One thing that is sort of a mix of personal and not personal is that I want to show anyone who is interested, what life is like in Pakistan. Specifically from the point of view of a non Pakistani. Every time people look at the news headlines it seems that all that is shown of Pakistan is bombings, killings, terrorism, Taliban, corrupt politicians, and poverty. I want as many people as possible to see other parts of Pakistan, the beauty, the warmth and friendliness of the people, the daily routines that make up life for families like mine. I want people to see that life here, while occasionally difficult is not that much different than it is anywhere else in the world. The foods may be different, the clothes may be different, but people everywhere are the same. We all have families, friends, morals, values, and feelings.

Recently there have been several comments posted that range from merely rude to downright hateful. I do have comment moderation enabled, mostly to prevent spammers, but I have had to delete several rude posts. After the most recent(which I allowed, on the post immediately preceding this one), I just got a little fed up.

This is a personal blog, if you don't have anything nice to say please keep your comments to yourself. I do not mind opposing views, a little debate is always educational, but rude comments about how another person chooses to live their life?

From now on, any comments that are hateful(about me or anyone else), or bigoted, or just plain rude will not be posted.

Salam to all-
Eva

Friday, March 4, 2011

Friday Feature -Importance of Chai

Asalam Alaikum,

In America, generally people drink coffee rather than tea. I actually like tea better, though I do occasionally drink coffee.

Chai is very different drink than than the regular tea that is more common in America. In America I drank steeped tea with just sugar, whereas here the patti(tea leaves) are boiled with lots of milk and sugar. It is a little stronger than my normal method, but very tasty. Some people add different masaley(spices) to their chai, sometimes elichi(green cardamom) or loung(cloves), but that depends on each family and their preference.

Many people drink chai 3-4 times in a day. It is almost always served with breakfast, and then sometimes after lunch and dinner, and usually in the late afternoon/early evening around the time of maghrib(sunset prayer). If anyone is feeling unwell in our family chai is one of the first things everyone suggests.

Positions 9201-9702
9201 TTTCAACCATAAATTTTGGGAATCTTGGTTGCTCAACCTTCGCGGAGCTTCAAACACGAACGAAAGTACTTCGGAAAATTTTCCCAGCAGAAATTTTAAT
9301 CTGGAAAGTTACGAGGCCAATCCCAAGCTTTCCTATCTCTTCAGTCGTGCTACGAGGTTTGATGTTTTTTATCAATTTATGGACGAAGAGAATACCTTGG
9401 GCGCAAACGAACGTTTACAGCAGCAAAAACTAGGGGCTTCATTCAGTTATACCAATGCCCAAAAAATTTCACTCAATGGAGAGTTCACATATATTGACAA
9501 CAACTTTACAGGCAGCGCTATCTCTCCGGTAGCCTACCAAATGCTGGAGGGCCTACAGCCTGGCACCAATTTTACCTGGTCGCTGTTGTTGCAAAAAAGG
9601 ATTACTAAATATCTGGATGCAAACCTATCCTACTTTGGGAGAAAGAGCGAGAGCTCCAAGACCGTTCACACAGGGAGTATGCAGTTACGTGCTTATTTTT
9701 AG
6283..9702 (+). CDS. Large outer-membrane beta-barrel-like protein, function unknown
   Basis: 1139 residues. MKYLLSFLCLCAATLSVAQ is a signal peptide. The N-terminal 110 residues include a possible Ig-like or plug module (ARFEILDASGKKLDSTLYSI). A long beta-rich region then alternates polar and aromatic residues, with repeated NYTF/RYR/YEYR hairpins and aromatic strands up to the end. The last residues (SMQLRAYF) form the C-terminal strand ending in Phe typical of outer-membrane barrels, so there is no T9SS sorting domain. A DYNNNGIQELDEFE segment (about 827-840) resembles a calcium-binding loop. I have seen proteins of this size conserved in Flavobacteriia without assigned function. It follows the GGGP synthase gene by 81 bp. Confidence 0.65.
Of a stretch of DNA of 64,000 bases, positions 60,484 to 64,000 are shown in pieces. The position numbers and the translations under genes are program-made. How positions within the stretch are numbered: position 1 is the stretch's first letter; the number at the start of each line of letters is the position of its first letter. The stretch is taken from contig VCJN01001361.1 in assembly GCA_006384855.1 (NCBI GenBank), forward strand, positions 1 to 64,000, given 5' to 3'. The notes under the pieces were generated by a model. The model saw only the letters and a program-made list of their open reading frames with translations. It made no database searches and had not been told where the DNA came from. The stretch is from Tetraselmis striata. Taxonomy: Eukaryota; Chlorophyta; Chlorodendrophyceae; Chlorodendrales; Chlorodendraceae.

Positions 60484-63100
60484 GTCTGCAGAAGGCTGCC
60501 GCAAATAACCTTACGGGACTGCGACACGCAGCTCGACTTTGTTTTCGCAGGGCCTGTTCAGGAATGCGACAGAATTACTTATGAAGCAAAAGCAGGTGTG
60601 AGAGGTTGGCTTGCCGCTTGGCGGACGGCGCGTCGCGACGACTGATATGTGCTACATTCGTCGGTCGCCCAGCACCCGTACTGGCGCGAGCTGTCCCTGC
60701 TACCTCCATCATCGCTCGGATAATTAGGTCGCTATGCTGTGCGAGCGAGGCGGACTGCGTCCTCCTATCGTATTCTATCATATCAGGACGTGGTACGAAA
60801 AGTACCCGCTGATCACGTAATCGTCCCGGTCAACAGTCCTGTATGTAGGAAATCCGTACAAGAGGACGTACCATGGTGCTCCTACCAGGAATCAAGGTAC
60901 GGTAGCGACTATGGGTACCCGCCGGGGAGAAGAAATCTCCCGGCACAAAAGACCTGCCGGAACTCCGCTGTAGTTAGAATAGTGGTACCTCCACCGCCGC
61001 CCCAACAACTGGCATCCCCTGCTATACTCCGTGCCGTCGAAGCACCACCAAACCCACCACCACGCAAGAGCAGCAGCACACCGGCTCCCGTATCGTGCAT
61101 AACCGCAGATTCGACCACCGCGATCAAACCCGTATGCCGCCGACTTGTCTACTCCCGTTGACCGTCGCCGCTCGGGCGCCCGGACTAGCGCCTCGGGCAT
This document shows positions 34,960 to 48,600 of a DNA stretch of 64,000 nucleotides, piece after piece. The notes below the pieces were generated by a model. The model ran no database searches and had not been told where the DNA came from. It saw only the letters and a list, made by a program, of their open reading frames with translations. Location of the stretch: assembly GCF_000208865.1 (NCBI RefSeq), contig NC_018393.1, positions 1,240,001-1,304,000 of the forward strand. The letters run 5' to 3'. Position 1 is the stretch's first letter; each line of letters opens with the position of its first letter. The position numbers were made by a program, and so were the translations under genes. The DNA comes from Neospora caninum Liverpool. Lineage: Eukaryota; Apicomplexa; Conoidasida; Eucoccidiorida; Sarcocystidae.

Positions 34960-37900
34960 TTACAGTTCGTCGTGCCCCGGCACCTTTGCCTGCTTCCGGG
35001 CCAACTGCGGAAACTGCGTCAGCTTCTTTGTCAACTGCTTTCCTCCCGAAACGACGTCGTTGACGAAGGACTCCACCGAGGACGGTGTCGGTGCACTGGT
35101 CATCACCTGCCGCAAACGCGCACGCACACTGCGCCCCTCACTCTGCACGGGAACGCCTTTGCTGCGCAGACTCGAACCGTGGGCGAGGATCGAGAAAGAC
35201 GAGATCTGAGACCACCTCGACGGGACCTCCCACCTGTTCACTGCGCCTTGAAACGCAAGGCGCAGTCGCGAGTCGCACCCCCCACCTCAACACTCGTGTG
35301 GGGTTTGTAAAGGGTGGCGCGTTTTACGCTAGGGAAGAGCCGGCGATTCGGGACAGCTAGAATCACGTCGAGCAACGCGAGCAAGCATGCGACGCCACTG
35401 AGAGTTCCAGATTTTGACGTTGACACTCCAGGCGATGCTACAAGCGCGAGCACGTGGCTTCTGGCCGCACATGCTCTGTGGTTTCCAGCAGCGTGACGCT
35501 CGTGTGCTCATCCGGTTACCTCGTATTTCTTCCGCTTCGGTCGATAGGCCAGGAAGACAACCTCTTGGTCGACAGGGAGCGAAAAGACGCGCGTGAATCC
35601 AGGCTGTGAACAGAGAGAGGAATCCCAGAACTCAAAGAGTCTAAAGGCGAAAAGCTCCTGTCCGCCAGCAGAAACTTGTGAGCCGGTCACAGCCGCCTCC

Chai is often served to guests in Pakistani homes. People here are very hospitable. Usually when we visit someone's home, after all the greetings and a little chatting chai is served. Though it does depend on the time and the weather, if it is hot out then guests are usually served chilled juice.(like Rooh Afza, Tang or some soda)

Some people serve chai after the wedding dinner or the valima(reception) dinner. Many weddings that we have gone to in the cold season have served a simple "Kashmiri chai", which has some ground almonds and other things.

There are many little stalls with "chai waley"(tea sellers), mostly these are for men and women or families go to a more restaurant style place with a separate families section. There are also Chai waley in the market when we go, men who walk through the market with a large basket full of little cups, and a big thermos that has a pump dispenser on the top, this is mostly for the shop keepers so they don't have to leave their shop alone.

Wednesday, March 2, 2011

He's selling what on his bicycle?

Asalam Alaikum,

Remember my post about walay? Since then I have taken some more pictures, while we hang out on the roof, of the door to door salesmen that frequent our neighborhood. It is always interesting to see who's coming down the street.

Who wants to guess whats inside?


This is a Qur'an wale. He has in this bundle on the front of his bicycle all sorts of different Qur'ans. He has the regular type of book that is what we normally read, and also the type that is separated into 30 little books called "sipara". The only time I ever see the second type is when people are having "Qur'an Khanees"(where a bunch of people gather to read Qur'an together and then eat food), and on bursees(death anniversaries when people get together to read Qur'an and then eat more food). It is pretty helpful, as each person can take one little book at a time and the gathering can very quickly complete a full Qur'an reading(or sometimes more than one). I do try to avoid going to bursees, as I am pretty sure it may be a bidah, and so to be on the safe side I just avoid them as much as possible. No one ever says anything about my non participation, and I kind of prefer it that way.

This Qur'an wale seems very dedicated. He comes down our street usually 3-4 times a week, and has been since we first came to Pakistan.